CCTV cars issue £7.3m fines for London traffic offences
FULL LIST OF FIGURES
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Londoners have paid £7.3m in fines in one year after being caught out by CCTV cars which "compromise road safety", a privacy campaign group has claimed.
Currently 24 councils use cars mounted with cameras on masts to spot traffic offences, Big Brother Watch said.
The group said these patrol cars were being used by councils to "make money, with road safety only an afterthought".
Lambeth Council, which earned the most at £1.68m, in fines, said its income went towards road safety schemes.
Big Brother Watch said it obtained these figures from councils under a Freedom of Information request.
Councils issued the fines to 161,000 London motorists between April 2009 and March 2010.
Across Britain, 31 councils use the patrol cars and 25 of these issued fines worth £8m using these vehicles, the campaign group said.
Up to March, Lambeth Council fined 34,016 motorists, followed by Havering Council where 18,602 drivers paid £923,331 and Westminster Council where 14,217 motorists were issued with fines worth £725,851.
London has 45 CCTV cars in operation, with Waltham Forest, Camden and Bexley councils each having four of these vehicles, the highest number in the capital.
AREAS WITH MOST FINES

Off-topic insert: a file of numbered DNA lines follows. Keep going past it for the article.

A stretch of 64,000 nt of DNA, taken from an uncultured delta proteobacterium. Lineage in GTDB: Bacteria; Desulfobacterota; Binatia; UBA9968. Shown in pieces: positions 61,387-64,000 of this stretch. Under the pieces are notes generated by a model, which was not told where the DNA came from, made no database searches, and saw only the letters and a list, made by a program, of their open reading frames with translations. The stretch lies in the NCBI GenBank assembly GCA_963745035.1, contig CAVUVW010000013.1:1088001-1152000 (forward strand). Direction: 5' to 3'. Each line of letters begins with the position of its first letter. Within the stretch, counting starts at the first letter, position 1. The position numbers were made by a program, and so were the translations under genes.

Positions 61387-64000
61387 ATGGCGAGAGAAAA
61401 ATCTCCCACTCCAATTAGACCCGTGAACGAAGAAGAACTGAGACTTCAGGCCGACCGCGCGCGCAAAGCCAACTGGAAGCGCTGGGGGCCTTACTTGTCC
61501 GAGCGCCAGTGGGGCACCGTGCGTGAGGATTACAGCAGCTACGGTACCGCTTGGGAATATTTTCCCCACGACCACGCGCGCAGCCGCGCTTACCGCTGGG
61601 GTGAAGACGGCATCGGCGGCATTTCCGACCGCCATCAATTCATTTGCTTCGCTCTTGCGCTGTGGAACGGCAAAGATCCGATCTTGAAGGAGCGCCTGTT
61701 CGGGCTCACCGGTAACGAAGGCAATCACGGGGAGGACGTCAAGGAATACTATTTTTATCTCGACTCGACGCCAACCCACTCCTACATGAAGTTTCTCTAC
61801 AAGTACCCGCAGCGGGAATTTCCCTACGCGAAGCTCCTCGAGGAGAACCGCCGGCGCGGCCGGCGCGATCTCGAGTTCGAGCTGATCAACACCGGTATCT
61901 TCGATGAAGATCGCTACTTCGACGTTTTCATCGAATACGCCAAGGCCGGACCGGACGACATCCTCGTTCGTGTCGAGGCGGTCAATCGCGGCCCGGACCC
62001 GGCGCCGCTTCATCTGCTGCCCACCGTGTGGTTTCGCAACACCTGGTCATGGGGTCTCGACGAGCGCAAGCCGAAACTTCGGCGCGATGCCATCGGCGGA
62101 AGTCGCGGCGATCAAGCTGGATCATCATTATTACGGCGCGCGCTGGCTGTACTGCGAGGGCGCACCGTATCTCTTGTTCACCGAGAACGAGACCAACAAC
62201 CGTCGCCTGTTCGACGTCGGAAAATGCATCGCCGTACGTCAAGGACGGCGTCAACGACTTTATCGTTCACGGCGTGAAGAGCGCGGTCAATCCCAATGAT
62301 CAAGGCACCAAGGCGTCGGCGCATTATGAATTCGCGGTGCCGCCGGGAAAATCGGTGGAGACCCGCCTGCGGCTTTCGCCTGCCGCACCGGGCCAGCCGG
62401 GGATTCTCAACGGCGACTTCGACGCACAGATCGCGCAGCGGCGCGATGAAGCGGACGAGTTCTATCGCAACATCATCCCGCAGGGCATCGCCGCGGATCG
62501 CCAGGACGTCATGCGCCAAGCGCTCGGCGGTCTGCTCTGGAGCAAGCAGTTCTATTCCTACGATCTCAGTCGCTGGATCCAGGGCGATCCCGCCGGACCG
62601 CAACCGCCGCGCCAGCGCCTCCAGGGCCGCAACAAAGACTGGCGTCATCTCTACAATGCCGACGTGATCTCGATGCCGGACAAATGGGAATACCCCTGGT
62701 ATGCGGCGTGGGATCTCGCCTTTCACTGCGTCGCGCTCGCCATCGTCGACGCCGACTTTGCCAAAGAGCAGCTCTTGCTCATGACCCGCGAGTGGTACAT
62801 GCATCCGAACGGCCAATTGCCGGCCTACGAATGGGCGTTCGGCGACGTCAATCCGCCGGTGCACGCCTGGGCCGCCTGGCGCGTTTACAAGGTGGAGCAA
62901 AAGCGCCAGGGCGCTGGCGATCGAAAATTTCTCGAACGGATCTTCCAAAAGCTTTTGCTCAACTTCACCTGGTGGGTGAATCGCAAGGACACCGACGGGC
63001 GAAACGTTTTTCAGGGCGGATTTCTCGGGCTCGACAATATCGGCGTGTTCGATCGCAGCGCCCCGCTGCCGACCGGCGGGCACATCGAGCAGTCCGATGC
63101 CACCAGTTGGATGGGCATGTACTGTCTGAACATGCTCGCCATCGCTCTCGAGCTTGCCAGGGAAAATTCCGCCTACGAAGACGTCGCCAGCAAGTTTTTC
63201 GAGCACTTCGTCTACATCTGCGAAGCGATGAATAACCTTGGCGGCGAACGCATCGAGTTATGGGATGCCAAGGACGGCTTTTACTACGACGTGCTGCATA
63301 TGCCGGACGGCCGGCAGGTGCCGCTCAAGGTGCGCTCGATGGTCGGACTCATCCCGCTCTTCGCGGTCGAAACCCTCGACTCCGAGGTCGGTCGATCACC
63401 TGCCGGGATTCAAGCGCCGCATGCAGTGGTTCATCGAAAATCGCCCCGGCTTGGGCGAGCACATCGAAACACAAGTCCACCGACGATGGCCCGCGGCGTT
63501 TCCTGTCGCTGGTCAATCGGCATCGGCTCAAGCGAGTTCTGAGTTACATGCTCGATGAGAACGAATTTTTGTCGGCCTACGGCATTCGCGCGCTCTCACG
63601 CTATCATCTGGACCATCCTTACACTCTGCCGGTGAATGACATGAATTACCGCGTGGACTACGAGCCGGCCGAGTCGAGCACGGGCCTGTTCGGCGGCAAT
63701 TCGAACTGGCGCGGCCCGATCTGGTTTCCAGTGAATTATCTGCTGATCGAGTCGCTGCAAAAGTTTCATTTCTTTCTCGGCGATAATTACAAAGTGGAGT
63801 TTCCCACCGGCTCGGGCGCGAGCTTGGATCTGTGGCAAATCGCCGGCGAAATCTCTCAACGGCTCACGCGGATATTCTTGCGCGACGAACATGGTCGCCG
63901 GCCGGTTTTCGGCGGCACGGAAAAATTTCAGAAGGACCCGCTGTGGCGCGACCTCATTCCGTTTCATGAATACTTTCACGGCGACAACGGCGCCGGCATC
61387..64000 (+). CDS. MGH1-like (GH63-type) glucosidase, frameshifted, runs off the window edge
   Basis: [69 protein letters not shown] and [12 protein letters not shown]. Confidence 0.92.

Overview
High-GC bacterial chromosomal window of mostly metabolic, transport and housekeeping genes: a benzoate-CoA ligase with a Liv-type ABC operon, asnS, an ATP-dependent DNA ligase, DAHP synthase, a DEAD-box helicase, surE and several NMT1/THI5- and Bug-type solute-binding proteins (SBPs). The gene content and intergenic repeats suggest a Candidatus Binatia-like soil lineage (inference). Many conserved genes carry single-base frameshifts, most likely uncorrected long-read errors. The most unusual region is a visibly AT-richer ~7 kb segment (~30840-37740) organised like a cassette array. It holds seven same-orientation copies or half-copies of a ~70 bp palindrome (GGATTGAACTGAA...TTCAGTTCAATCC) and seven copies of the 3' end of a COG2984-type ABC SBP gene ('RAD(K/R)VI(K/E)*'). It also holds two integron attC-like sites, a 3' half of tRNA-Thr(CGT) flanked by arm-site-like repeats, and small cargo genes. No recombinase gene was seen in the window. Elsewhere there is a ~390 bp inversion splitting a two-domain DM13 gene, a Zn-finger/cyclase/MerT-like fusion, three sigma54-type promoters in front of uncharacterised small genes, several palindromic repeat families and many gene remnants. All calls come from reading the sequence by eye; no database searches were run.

- Lambeth - £1,689,459
- Havering - £923,331
- Westminster - £725,851
- Barking and Dagenham - £695,591
- Newham - £581,820
- Richmond - £573,485
- Enfield - £433,062
- Bexley - £406,179
- Haringey - £399,363
- Wandsworth - £215,239
Dylan Sharpe, campaign director of Big Brother Watch, said: "The CCTV Smart car represents a very dangerous escalation in Britain's surveillance society.
"The vehicles are sent out to catch people and make money, with road safety only an afterthought.
"It is surely only a matter of time before more councils start using these cars."
A Lambeth council spokesman said: "Lambeth is one of the busiest parts of London and our residents expect us to keep our roads safe and clear of congestion.
"Parking enforcement is categorically not about raising money, it is about keeping roads safe and clear.
"Any surplus income goes directly towards schemes that make the our roads safer, such as 20 mph zones and cycle lanes, as well as funding Freedom Passes for older people."